Daring to differ? Strategies of inclusion in peacemaking

Strategies of inclusion in international peacemaking policy

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Hirblinger and Landau (2020) - Daring to differ

Strategies of inclusion in international peacemaking policy
Following the discussion of the rationales for inclusion in peacemaking theory, this section examines how these correspond with strategies of inclusion on the international policy level. To this end, we asked how different framings of inclusion are manifested in key UN documents, representing the contemporary corpus of UN policy principles, standards and guidance on mediation, which we take to be indicative of an international trend towards inclusive peacemaking.
The documents are either guidance material produced by the UN Mediation Support Unit (MSU) and its partners, or

Security Dialogue 51(4)
form part of the UN’s normative framework on mediation, which includes statements and reports by the UN Secretary-General (UNSG), and resolutions by the UN Security Council (UNSC) and the UN General Assembly (UNGA). We take these documents to be in a co-constitutive relationship with peacemaking practice they are partly aspirational, written to guide future peacemaking efforts by the UN and its partners, and partly reflective of existing practice, as they are informed by lessons learned in past peacemaking efforts. With the aim of exploring this relationship between the policy level and the practice of peacemaking, we also conducted interviews with mediation professionals, whom we asked about their practices of fostering inclusion in peace processes, and their reflections on the purposes) of inclusion in peacemaking.
Our content analysis was guided by two questions which referent objects of inclusion do the policy documents identify, and for what purpose?
In a first step, we descriptively coded the identified objects of inclusion. Inmost cases, these are specific actor types, such as women, youth or civil society, while sometimes reference is made to territorial or social dimensions, such as regions, marginalized groups or minorities. Against the backdrop of the literature discussed above, we inferred that references to the object of inclusion can be grouped according to at least three main categories of framings. Open references, such as to stakeholders, communities or citizens, which are ambiguous in meaning and provide room for interpretation. Closed references, such as to women or youth, refer to an actor group that is identifiable according to relatively clear criteria. Finally, relational references, such as to powerful or marginalized actors, derive their meaning from being situated in a specific sociopolitical context. Of course, it can be argued that all terms are ultimately relational, as they form part of a system of signification in which no single signifier can independently convey meaning. However, the division into categories of framings serves to illustrate that these correspond with the three rationales for inclusion identified in the preceding section, which variously shape the view on the included.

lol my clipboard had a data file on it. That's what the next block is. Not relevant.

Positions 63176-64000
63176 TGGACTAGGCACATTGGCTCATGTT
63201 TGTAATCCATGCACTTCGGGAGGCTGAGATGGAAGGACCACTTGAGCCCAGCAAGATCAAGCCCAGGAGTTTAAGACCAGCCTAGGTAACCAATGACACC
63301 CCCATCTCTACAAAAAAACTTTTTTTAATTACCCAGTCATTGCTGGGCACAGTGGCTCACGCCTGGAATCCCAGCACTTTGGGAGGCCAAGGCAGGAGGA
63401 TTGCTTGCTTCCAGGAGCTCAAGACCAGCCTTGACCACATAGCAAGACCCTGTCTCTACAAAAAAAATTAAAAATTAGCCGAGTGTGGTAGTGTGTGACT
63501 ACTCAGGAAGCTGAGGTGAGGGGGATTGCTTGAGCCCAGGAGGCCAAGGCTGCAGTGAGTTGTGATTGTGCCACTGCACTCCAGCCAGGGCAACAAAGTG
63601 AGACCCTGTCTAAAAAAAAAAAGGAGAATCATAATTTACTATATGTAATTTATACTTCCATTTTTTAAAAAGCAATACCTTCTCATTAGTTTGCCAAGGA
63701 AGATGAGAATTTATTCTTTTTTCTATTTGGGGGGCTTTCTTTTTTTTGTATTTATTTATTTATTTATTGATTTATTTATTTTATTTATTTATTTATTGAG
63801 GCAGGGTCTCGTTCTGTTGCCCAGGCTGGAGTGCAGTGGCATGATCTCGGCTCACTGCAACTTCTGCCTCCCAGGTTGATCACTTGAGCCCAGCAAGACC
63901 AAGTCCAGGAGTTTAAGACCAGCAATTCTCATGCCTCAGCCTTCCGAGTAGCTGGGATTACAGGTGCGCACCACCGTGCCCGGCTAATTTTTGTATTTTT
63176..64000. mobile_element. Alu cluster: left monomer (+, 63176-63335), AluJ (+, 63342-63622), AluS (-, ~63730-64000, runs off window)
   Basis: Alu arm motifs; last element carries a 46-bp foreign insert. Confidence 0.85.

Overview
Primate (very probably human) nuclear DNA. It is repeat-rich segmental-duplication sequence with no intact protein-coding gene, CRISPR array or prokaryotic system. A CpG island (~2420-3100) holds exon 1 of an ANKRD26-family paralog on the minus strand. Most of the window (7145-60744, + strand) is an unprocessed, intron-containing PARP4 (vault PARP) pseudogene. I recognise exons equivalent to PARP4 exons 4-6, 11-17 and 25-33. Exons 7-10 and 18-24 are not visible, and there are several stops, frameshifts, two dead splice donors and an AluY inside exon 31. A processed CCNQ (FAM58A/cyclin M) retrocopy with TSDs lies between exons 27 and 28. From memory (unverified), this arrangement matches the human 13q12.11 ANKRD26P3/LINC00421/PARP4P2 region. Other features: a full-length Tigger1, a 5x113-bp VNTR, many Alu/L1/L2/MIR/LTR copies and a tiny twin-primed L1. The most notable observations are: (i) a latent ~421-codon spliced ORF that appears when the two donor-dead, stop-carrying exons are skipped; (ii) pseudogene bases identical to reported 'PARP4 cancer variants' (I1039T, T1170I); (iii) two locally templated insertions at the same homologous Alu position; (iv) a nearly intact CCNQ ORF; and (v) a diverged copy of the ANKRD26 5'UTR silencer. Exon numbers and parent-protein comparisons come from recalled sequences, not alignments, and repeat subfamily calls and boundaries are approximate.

These framings also ultimately determine the degree to which international peacemaking efforts can contribute to an agonistic peace.
A bird’s-eye view on the body of documents reveals a pattern in the distribution of framings of inclusion, with considerable variation between guidance documents and the normative framework. For example, UNSC resolutions predominantly use closed formulations that fix actor identities, with references to women making up the majority of these, while mediation guidance relies more on open and relational terminology. Reports by the UNSG use both relational and open terminology, but are dominated by closed terms, which are used at least once in every report. The use of relational terminology is strongest in UN mediation guidance, where almost a third of all mentions of inclusion use a relational framing, occurring in two-thirds of all documents. The relevance of these findings lies in the different practical purposes of these documents. While the normative framework, and in particular UNSC resolutions, are in principle binding documents, mediation guidance notes are suggestive, rather than authoritative, and reflect UN best practice.

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